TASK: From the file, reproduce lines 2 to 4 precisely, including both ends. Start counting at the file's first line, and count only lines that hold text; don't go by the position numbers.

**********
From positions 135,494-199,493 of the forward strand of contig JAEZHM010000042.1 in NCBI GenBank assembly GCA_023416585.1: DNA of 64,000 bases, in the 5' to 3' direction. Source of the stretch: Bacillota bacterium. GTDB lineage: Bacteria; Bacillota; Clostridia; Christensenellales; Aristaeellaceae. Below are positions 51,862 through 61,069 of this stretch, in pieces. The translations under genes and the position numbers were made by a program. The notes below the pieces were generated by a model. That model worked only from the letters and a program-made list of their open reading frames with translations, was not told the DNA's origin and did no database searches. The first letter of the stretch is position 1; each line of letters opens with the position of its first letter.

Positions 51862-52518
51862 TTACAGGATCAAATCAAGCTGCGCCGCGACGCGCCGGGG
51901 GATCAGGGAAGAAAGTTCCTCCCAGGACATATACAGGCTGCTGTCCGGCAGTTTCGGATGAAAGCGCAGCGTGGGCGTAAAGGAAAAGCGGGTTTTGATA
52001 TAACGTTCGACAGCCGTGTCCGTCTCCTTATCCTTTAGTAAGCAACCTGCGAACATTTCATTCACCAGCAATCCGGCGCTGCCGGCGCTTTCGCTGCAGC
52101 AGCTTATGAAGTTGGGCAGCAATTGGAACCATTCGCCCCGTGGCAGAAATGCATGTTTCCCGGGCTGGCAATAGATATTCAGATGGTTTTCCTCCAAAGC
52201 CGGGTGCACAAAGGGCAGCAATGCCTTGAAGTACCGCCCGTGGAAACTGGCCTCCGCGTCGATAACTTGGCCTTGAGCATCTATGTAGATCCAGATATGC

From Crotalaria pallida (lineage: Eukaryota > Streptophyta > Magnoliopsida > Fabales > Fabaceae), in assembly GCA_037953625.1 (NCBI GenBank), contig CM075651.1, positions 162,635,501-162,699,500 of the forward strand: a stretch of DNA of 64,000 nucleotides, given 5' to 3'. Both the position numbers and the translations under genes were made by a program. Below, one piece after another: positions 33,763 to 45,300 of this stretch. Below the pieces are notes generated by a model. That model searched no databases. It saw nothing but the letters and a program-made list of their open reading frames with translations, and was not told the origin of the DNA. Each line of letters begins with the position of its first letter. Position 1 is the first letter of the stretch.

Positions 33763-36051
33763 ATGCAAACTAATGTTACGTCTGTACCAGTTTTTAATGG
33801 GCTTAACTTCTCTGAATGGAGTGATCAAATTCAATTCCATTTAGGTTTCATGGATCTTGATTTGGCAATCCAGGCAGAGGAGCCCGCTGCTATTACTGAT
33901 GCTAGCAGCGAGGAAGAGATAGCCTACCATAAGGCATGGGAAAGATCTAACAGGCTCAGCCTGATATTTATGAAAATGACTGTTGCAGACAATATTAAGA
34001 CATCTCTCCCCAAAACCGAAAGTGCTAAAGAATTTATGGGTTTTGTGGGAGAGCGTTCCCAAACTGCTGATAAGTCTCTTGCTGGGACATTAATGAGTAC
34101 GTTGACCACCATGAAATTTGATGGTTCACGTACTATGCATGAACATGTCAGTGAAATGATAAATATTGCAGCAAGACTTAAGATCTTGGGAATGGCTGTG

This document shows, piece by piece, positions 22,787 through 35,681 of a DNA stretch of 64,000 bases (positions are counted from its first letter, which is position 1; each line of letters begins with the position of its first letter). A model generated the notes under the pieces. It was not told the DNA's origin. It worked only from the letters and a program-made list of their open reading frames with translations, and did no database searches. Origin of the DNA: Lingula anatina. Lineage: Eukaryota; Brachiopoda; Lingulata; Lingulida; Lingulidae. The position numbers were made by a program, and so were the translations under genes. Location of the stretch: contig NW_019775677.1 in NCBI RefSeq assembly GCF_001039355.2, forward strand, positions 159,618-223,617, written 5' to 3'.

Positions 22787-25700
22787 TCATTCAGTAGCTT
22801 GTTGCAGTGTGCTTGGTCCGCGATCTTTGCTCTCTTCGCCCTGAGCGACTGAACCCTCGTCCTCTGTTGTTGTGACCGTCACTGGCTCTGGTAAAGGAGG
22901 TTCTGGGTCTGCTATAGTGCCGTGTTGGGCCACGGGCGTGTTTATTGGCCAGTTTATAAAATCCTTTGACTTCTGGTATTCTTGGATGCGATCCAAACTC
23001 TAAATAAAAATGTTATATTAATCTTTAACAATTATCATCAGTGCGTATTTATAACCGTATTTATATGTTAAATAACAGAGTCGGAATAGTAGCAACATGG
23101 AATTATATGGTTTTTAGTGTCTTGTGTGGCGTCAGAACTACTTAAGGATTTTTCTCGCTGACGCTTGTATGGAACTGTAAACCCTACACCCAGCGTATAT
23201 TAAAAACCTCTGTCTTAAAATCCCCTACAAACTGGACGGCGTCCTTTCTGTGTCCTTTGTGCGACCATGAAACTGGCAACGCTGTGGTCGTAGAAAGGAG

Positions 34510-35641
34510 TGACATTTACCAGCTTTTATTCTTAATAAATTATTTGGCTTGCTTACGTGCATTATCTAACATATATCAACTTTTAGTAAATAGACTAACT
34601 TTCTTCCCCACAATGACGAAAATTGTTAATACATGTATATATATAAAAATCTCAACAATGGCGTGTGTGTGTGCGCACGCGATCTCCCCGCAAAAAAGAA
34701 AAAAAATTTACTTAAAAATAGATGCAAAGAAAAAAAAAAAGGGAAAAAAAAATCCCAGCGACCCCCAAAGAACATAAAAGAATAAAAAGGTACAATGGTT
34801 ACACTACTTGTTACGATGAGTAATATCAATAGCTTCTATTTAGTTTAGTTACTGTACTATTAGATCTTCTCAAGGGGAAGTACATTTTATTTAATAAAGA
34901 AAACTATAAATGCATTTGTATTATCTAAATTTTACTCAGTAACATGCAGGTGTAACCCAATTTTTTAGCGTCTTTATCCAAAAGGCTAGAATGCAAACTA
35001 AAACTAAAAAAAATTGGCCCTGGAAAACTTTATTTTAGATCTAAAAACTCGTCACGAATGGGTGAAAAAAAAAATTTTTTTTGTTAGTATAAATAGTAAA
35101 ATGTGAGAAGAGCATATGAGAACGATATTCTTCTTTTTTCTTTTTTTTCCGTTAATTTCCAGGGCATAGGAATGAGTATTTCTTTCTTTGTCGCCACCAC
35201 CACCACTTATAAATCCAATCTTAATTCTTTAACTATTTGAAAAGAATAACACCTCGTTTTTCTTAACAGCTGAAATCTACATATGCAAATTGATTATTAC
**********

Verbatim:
Positions 51862-52518
51862 TTACAGGATCAAATCAAGCTGCGCCGCGACGCGCCGGGG
51901 GATCAGGGAAGAAAGTTCCTCCCAGGACATATACAGGCTGCTGTCCGGCAGTTTCGGATGAAAGCGCAGCGTGGGCGTAAAGGAAAAGCGGGTTTTGATA